Is this the start of the JSE’s deleveraging?

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A JSE analysis shows a decline in commitments and interest-bearing loans on the balance sheets of listed companies. As interest rates start to climb, could this be the start of further deleveraging by JSE companies?

The graph below shows how JSE firms have used record interest rates to increase borrowing, restructure their balance sheets, and build war coffers to transport them through the fog of uncertainty sparked by Covid.

Source: Share Magic and Moneyweb

The total debt of all JSE companies, excluding banks, rose 12% between 2019 and 2020, as companies scrambled to get their hands on cash from any source. Many have declared a dividend holiday to fatten their war treasures, although evidence suggests the distribution taps have opened again in 2021.

Source: Share Magic and Moneyweb

The chart above examines the JSE Top 40, excluding banks.

Clearly, the decision to take on more debt in 2020 was a worthwhile gamble, as the amount of interest paid fell by around 30%.

Part of this would have been the result of debt restructuring and loan repayment holidays negotiated with lenders, but most of it was due to lower interest payable on existing and new loans.

Many Top 40 companies have announced dividend holidays or simply cut dividend payouts, but as the chart below shows, as the post-Covid economic boom has allowed dividend payouts to pick up in 2021 we are still not back to 2019 levels. Dividend payouts were 15% lower in 2020 compared to 2019. When it became clear that economic catastrophe had been averted, companies increased dividend payouts. by 5.5% on average in 2021.

“Remember that banks were required to suspend payments in 2020. Other entities have also followed suit in an attempt to strengthen balance sheets in anticipation of tougher times,” said Adriaan Pask, chief investment officer. at PSG Wealth.

Source: Share Magic and Moneyweb

Terence Hove, market analyst at Exness Africa, notes that debt levels were already on the rise from 2017 to 2019 in anticipation of lower interest rates. “I remember that the cut in interest rates by the SA Reserve Bank (Sarb) in July 2018 surprised the market. Then, from late 2019 to 2020, we saw the onset of historically low interest rates leading to cheap money, which was a good time to restructure loans or make new deals, including deals. home loans.

The sudden influx of cheap money, coupled with retained dividends, has fattened corporate cash exchanges – just as one would expect in a time of crisis.

Hove says the drop in total interest-bearing loans on corporate books as we enter 2022 signals potential for balance sheet deleveraging as the interest rate cycle has now reversed. “During the last meeting of the Sarb, the governor Lesetja Kganyago was very belligerent about the possible increases at each meeting in 2022.”

Companies that have embarked on aggressive debt reduction programs include Aspen, Bid Corp, Bidvest, EOH, Famous Brands, Growthpoint Properties, Impala Platinum, Imperial, Invicta, Life Healthcare, Motus Holdings, Multichoice, Omnia, Pepkor, Redefine Properties, Remgro, Sasol, Shoprite, Tsogo Sun, Truworths, Vodacom and Woolworths.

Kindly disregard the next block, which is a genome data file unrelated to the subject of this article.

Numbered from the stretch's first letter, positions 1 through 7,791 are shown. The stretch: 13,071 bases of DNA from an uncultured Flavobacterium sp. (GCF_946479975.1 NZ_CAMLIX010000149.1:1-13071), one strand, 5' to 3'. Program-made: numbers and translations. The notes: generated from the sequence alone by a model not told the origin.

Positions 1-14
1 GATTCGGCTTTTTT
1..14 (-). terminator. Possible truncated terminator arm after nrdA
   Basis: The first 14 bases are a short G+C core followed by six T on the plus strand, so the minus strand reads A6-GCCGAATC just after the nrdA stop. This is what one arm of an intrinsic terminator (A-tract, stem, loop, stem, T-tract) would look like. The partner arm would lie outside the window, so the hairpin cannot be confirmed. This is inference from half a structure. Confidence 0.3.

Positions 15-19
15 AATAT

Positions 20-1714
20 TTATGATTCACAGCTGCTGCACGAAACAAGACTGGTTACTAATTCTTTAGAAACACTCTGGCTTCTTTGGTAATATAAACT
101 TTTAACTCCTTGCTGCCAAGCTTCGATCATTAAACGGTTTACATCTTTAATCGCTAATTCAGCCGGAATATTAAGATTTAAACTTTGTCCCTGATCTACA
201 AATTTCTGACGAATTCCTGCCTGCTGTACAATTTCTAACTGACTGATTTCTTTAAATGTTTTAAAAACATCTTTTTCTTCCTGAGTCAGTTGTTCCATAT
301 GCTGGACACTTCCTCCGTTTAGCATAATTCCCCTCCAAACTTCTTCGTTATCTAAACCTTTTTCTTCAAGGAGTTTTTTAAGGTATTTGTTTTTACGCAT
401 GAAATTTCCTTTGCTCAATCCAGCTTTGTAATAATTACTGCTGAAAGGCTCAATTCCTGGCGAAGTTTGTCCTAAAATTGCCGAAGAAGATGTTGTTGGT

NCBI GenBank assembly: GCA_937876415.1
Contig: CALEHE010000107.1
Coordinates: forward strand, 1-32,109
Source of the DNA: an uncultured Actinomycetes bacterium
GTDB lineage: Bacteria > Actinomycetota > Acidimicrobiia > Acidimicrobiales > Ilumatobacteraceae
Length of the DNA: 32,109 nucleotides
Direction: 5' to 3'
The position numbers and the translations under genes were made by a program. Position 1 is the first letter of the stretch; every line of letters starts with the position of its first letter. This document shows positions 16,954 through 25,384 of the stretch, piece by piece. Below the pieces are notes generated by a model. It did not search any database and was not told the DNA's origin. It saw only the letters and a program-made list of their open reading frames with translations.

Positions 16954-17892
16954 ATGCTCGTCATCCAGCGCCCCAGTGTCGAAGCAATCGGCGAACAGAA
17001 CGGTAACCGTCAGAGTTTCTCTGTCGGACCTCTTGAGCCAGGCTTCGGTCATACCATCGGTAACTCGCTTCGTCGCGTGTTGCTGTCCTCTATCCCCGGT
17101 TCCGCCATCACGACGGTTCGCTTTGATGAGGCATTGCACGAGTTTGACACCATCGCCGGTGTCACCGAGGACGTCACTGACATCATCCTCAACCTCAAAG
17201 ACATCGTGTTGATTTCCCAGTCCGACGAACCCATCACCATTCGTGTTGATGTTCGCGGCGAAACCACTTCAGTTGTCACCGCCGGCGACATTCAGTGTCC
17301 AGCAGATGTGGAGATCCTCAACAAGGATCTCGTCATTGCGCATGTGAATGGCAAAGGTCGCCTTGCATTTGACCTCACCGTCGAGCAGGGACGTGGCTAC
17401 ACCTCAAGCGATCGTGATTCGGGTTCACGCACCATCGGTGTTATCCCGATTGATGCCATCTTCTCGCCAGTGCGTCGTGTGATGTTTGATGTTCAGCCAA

Several real estate companies, facing a drop in occupancy rates as tenants completely shut down their offices or reduce demand for office space, have been among the most aggressive in reducing their borrowing.

Sasol reduced its debt by nearly R60 billion in the past fiscal year, mainly through the sale of assets, including Secunda’s air separation units, which were used in part to repay debt. denominated in US dollars. Its balance sheet shows that total fixed assets have fallen by a third in the past two years, with cash flow more than doubling to R31 billion.

Shoprite, Pepkor and Sibanye Stillwater have also cut their debt significantly over the past year to strengthen their balance sheets and protect them from economic shocks.

Companies like Afrimat have increased loans to make acquisitions and strengthen their presence in the mining space.

Companies like Coronation, Richemont, Dis-Chem, HCI, Naspers, Ninety One, OneLogix, Reunert, Steinhoff and Sygnia are also showing significant increases in liabilities. Some seem to be keeping their powder dry to take advantage of opportunities that present themselves, others are holding onto cash as a financial buffer, while some have taken advantage of the lowest interest rates of a decade.

Adrian Saville, investment specialist at Genera Capital, points to several possible themes over the past year, including the suspension of dividend payments by certain companies.

Another topic was the suspension of investment plans. Gross domestic fixed investment (GDFI) collapsed in 2020, so liquidity / capex remained on the balance sheet, adds Saville. Internationally, yield curves have flattened. Taking on longer-term debt hasn’t been this cheap in decades. There have also been a number of stories of corporate actions that have taken place over the past year to revise the balance sheets.

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